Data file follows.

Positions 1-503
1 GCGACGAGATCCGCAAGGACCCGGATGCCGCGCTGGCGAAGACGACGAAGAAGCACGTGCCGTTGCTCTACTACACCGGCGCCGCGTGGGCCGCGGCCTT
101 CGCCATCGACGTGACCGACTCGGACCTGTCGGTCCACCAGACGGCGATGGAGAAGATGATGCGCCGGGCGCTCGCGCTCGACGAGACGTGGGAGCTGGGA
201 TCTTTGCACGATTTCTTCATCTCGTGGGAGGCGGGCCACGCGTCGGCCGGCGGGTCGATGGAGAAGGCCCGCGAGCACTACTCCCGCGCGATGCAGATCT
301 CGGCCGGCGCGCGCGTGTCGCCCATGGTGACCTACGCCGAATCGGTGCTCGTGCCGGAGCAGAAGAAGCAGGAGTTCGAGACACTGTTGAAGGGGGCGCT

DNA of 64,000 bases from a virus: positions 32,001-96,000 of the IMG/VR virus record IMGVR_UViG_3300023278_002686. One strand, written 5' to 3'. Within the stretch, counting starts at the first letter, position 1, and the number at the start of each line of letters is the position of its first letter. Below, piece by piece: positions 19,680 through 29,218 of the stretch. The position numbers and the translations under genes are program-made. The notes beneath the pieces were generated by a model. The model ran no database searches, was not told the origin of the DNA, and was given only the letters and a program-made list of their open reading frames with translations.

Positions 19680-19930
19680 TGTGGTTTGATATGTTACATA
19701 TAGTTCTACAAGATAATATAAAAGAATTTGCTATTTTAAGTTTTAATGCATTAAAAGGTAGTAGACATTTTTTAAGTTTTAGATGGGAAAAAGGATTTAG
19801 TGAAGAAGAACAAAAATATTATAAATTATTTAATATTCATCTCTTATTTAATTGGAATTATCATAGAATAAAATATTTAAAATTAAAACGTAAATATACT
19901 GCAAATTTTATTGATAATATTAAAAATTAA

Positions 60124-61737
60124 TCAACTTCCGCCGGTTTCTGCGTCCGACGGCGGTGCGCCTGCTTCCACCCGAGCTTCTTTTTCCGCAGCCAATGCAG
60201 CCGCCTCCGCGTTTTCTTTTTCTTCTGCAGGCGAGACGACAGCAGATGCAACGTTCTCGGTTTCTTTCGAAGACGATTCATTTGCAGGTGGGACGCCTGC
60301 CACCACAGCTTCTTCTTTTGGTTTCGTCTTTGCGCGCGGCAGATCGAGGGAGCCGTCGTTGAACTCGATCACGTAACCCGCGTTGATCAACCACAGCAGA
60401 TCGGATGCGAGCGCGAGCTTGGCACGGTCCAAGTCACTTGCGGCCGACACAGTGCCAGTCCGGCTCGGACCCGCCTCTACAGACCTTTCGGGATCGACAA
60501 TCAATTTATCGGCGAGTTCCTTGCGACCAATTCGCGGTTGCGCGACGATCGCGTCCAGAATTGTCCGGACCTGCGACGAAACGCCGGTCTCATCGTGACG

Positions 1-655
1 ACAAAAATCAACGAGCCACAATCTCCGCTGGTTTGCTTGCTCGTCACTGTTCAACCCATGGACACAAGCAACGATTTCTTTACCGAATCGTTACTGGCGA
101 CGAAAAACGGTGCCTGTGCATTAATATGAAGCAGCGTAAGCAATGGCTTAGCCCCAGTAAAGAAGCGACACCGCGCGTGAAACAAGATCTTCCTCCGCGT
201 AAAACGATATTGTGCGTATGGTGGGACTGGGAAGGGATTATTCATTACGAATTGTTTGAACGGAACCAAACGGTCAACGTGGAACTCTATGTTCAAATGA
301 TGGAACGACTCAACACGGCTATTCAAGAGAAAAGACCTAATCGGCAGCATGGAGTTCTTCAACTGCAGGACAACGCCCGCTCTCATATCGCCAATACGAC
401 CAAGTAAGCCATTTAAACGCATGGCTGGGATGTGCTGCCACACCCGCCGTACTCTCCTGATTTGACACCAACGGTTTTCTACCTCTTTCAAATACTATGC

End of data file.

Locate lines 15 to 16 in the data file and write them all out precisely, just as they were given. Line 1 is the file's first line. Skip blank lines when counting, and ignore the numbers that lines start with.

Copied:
60301 CACCACAGCTTCTTCTTTTGGTTTCGTCTTTGCGCGCGGCAGATCGAGGGAGCCGTCGTTGAACTCGATCACGTAACCCGCGTTGATCAACCACAGCAGA
60401 TCGGATGCGAGCGCGAGCTTGGCACGGTCCAAGTCACTTGCGGCCGACACAGTGCCAGTCCGGCTCGGACCCGCCTCTACAGACCTTTCGGGATCGACAA